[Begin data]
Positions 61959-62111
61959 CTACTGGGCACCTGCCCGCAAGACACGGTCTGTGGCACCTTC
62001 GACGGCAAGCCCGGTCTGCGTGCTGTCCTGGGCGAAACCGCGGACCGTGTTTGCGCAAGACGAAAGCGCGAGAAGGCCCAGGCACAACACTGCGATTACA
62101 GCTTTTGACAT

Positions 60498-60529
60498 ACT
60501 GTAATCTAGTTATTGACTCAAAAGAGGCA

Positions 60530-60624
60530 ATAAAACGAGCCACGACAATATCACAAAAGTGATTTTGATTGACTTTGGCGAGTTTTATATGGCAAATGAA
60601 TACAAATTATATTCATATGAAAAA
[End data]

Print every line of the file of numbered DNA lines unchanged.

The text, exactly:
Positions 61959-62111
61959 CTACTGGGCACCTGCCCGCAAGACACGGTCTGTGGCACCTTC
62001 GACGGCAAGCCCGGTCTGCGTGCTGTCCTGGGCGAAACCGCGGACCGTGTTTGCGCAAGACGAAAGCGCGAGAAGGCCCAGGCACAACACTGCGATTACA
62101 GCTTTTGACAT

Positions 60498-60529
60498 ACT
60501 GTAATCTAGTTATTGACTCAAAAGAGGCA

Positions 60530-60624
60530 ATAAAACGAGCCACGACAATATCACAAAAGTGATTTTGATTGACTTTGGCGAGTTTTATATGGCAAATGAA
60601 TACAAATTATATTCATATGAAAAA